Nimitz went down in history as one of the greatest American naval heroes and served as Chief of Naval Operations after the war.  Nimitz died in 1966, the victim of pneumonia and a stroke.  He is remembered in the names of numerous schools and places, highways, foundations and various other application, and named in his honor is a large US nuclear powered aircraft carrier.

Nimitz trivia: Chester Nimitz never held the rank of Lieutenant Junior Grade, skipping from Ensign to Lieutenant.  Nor did he ever hold the rank of Vice (3 Star) Admiral, as he was promoted from Rear Admiral (2 Star) directly to Admiral (4 Star).

Question for students (and subscribers): Was the US justified in taking actions, such as bombing and mining, that could kill large numbers of civilians?  Please let us know in the comments section below this article.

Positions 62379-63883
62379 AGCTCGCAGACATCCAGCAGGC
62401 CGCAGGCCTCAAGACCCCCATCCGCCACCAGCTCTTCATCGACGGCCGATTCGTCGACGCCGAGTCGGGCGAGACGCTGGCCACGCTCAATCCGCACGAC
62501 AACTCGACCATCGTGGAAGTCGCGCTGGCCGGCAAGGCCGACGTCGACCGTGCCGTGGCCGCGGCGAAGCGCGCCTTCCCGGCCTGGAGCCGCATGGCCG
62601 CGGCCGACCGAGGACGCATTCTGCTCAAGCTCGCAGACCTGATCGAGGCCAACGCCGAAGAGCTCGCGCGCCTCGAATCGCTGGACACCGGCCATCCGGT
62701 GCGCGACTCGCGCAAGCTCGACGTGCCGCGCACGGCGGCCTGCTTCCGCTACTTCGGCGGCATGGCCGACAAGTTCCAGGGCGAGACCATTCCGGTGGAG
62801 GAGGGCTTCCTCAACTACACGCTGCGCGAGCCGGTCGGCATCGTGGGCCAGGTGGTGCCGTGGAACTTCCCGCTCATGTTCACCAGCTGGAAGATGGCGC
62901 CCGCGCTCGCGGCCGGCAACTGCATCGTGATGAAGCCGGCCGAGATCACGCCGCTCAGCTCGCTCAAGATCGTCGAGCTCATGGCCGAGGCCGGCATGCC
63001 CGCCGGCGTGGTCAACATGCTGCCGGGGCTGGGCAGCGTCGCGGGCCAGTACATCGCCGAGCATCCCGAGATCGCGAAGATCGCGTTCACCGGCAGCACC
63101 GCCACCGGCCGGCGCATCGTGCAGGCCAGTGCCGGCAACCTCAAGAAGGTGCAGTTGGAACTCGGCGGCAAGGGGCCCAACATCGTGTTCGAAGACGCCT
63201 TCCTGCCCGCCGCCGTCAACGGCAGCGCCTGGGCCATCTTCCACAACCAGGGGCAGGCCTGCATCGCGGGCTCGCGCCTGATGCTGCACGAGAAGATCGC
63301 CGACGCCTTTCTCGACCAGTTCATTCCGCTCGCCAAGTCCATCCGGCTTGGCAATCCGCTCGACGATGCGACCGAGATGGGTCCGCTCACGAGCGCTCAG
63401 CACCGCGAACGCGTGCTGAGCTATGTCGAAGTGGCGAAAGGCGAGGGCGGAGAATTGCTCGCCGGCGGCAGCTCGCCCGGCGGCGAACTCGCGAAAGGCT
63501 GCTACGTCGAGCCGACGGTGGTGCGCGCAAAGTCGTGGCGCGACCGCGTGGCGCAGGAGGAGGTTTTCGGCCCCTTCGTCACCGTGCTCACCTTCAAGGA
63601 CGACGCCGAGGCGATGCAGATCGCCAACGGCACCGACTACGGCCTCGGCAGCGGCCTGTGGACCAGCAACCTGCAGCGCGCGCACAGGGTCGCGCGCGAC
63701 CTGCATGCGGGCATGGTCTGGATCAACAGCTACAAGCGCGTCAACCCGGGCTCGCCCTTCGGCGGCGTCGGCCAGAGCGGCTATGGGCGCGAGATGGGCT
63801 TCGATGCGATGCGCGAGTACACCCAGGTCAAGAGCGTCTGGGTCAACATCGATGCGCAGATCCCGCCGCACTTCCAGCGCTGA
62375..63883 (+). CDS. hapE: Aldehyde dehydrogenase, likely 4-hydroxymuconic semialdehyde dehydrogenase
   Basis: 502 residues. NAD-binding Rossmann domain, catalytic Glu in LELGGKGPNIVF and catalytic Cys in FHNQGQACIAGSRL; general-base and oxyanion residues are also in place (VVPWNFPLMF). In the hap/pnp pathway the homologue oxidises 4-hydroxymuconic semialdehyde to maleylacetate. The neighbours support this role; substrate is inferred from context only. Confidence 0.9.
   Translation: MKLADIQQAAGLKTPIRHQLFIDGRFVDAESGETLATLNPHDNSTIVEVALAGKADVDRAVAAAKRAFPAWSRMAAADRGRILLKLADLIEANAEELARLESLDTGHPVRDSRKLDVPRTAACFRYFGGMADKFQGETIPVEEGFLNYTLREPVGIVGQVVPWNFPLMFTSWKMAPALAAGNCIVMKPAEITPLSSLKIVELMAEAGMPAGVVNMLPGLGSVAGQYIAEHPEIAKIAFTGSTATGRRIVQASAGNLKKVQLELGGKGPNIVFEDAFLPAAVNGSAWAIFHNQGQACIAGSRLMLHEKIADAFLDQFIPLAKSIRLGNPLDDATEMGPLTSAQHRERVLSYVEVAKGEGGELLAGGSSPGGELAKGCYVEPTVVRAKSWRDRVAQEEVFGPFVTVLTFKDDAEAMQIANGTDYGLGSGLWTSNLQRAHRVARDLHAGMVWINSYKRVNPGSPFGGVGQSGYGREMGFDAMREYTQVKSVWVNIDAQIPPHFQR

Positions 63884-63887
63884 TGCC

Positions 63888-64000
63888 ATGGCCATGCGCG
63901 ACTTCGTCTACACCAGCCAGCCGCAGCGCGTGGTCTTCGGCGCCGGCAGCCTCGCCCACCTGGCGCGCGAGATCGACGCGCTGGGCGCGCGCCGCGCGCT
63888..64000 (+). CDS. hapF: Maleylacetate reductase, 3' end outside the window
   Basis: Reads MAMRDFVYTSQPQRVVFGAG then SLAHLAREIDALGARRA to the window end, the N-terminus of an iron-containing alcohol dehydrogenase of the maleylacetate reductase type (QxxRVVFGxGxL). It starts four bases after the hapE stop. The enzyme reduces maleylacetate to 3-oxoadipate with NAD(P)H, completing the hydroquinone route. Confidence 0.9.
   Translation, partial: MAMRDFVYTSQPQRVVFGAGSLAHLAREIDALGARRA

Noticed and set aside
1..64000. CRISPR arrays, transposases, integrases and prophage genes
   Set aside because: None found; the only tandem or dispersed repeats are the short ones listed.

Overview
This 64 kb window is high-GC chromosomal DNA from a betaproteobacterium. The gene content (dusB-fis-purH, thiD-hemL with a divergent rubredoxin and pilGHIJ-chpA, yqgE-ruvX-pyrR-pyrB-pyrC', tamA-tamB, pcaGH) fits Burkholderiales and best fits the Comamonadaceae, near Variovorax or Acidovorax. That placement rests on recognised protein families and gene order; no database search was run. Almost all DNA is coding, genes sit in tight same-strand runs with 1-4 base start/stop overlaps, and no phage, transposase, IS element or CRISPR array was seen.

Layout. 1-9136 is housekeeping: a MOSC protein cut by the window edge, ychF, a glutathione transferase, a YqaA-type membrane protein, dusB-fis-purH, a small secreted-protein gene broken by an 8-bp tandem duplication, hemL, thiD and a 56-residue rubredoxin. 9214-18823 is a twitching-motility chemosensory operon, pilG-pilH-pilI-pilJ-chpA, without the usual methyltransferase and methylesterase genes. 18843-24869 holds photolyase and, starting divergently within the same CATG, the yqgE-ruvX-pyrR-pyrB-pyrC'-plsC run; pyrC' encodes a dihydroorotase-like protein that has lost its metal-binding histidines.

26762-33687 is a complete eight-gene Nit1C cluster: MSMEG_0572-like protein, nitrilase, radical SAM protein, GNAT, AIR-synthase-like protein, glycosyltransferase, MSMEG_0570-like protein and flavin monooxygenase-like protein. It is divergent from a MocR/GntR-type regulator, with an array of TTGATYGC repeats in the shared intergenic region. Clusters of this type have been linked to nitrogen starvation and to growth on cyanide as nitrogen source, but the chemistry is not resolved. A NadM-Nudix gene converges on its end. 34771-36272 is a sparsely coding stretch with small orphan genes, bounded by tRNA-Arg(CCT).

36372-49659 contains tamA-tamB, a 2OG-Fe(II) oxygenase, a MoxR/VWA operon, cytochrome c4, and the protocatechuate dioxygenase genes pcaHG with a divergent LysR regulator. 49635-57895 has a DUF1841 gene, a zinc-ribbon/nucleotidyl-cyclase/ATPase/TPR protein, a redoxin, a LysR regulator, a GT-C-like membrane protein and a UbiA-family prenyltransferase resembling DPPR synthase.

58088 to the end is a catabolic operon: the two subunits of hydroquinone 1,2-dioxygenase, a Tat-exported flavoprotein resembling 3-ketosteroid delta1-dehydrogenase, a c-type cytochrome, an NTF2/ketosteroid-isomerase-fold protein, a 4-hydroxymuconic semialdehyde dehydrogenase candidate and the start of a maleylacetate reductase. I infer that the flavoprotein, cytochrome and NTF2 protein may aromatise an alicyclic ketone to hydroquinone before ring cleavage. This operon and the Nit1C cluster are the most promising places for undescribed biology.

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Historical Evidence

For more information, please see…

Harris, Brayton. Admiral Nimitz: The Commander of the Pacific Ocean Theater. St. Martin’s Press, 2012.

Lardas, Mark. Japan 1944–45: LeMay’s B-29 strategic bombing campaign.  Osprey Publishing, 2019.

The featured image in this article, , is in the public domain in Japan, because its copyright has expired according to Article 23 of the 1899 Copyright Act of Japan (English translation) and Article 2 of Supplemental Provisions of Copyright Act of 1970. This is when the photograph meets one of the following conditions:

  1. It was published before January 1, 1957.
  2. It was photographed before January 1, 1947.

It is also in the public domain in the United States, because its copyright in Japan expired by 1970 and was not restored by the Uruguay Round Agreements Act.


About Author

Major Dan

Major Dan is a retired veteran of the United States Marine Corps. He served during the Cold War and has traveled to many countries around the world. Prior to his military service, he graduated from Cleveland State University, having majored in sociology. Following his military service, he worked as a police officer eventually earning the rank of captain prior to his retirement.